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“Sharing stories about Tony helps me to cope with his death. It’s a way to honor the man that he was.”

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By Mary Dove

My brother Tony died from leukemia in September 2016. He went into hospice care and passed away a few days later. I was devastated. His loss felt like a physical pain, as though I’d been beaten up. But I also feel so lucky to have been his younger sister.

Sharing stories about him helps me cope with his death. 

It’s a way to honor the man that he was. He was a rock to so many people. He kept all of his high school friends connected by calling them every week. Every one of them came to the hospice when he was dying because he meant so much to them.

A young guy who worked in my brother’s restaurant told me that Tony had changed his life. He said that when he was younger, he wasn’t a good husband. Tony took him aside and asked, “What do you need from me to learn how to do the right thing?” My brother coached this man to be a better husband and father. It meant so much to him. He cried when he told me this story.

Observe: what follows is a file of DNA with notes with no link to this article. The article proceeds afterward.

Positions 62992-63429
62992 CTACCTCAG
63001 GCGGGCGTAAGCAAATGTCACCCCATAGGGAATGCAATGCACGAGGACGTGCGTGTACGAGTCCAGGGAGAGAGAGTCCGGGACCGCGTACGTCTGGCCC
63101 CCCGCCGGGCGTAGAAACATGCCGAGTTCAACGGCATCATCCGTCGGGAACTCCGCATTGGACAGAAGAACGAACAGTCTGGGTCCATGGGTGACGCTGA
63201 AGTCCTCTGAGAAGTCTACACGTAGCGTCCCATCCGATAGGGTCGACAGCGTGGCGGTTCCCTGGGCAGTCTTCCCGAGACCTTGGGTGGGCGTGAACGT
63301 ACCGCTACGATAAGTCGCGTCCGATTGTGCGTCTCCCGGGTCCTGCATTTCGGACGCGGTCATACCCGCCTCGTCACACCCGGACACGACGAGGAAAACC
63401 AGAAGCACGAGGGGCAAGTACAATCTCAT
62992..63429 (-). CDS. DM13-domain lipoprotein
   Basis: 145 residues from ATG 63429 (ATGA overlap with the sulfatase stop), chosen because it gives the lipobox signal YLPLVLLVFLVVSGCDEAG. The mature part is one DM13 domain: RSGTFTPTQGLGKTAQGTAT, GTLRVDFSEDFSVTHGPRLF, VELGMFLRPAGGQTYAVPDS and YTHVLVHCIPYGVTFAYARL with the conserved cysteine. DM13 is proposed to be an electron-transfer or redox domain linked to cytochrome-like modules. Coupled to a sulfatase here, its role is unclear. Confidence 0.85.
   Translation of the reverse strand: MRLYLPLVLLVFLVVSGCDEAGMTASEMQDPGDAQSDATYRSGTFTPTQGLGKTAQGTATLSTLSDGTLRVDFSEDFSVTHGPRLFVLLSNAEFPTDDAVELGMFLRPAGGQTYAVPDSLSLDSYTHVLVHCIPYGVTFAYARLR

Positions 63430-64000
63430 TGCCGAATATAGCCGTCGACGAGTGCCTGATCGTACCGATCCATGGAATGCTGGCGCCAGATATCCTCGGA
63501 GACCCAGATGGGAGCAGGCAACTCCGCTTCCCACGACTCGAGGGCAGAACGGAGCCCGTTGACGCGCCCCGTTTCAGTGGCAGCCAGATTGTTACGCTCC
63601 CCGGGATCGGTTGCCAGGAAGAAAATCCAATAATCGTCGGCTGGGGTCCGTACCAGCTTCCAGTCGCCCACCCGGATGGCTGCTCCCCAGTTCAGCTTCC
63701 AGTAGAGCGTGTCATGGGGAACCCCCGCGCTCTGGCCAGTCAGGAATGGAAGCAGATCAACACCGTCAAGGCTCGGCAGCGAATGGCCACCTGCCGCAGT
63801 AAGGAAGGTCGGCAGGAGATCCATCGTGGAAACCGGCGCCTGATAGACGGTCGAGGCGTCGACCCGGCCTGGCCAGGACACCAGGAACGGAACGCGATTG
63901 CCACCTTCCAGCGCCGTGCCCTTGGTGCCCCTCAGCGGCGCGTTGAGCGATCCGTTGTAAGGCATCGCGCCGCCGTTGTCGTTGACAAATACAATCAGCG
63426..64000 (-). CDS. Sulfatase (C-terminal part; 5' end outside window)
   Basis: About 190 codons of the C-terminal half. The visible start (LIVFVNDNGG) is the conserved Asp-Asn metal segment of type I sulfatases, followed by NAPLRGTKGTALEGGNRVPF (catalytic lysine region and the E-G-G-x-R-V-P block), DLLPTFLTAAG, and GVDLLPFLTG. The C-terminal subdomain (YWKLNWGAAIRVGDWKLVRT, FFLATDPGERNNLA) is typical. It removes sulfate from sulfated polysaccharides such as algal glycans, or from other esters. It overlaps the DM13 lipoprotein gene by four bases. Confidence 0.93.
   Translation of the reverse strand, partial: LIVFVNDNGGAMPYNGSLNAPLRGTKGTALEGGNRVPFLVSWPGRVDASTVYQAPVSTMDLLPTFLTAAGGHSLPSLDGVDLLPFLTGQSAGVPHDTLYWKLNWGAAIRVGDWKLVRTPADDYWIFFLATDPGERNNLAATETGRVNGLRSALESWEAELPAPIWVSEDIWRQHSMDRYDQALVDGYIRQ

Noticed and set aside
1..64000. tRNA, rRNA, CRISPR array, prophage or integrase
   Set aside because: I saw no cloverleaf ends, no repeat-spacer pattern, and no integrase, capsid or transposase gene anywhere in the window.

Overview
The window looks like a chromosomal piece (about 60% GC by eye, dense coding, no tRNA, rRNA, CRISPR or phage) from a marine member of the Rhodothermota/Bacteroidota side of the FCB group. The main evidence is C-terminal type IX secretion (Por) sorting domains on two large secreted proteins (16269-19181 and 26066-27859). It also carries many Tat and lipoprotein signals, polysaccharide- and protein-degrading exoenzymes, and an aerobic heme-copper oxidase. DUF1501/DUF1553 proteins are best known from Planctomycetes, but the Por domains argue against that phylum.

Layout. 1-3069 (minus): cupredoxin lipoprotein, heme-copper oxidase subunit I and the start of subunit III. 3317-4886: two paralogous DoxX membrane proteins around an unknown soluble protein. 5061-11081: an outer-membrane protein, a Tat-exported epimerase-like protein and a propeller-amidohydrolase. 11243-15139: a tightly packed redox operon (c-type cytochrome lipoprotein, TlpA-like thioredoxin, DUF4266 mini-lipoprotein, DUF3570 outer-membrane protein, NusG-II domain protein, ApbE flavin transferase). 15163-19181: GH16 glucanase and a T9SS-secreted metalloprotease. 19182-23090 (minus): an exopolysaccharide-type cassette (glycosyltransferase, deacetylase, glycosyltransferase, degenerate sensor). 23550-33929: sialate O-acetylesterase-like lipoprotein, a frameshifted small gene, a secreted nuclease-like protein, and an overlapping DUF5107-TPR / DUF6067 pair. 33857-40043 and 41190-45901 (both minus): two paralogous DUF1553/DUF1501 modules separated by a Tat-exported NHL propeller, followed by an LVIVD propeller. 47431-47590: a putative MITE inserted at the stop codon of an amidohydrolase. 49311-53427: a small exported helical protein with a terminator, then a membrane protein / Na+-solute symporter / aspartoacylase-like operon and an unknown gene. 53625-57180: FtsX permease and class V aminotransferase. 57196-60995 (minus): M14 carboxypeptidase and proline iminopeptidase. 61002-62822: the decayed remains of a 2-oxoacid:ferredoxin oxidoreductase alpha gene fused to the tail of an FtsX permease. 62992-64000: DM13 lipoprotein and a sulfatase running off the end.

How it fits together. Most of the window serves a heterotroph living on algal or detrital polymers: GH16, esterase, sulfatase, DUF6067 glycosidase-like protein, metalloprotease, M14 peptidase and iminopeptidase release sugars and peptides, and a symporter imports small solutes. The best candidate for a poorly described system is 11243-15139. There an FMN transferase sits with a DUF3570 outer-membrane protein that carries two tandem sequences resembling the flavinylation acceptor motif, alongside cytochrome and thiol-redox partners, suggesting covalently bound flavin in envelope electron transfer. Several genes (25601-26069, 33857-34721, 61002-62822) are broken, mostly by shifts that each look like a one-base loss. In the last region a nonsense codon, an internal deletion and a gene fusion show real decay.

Letting myself miss my brother has also helped me cope. 

I’m a therapist, and my expertise gave me tools to process my grief. I didn’t avoid it. I was with my son and my brother’s son TJ a few months after my brother died. TJ was only thirteen when he lost his dad. We were telling stories about the past. I said to my son, “We tell stories about Uncle Tony because TJ needs them. He doesn’t get to make new memories.”

My friends have given me so much support and love. We’ve always been there for each other. I was by a friend’s side when her husband was dying. After my brother died, she and other close friends called me every day. It made me feel so cared for.

I’ll think, “Oh my God. We’re alive. Let’s cherish this moment.” 

I run a chapter of Lean In Circles with 3,000 members, and I asked them to help me after my brother died. They were amazing. One woman stepped in and ran the chapter for me for a year.

My brother Tony taught me to be grateful for every moment. I value every moment with my son. We’ll be cuddling on the couch, watching a movie, and I’ll think, “Oh my God. We’re alive. Let’s cherish this moment.” 

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Mary Dove is a licensed psychotherapist with over 10 years of clinical experience working with individuals and couples. She has a private practice in Manhattan and provides psychotherapy at The Juilliard School Counseling Services. She feels that the creativity that each person holds is one of their greatest treasures, and cultivating it is one of their greatest adventures. 

Image Credit: Norman Jean Roy

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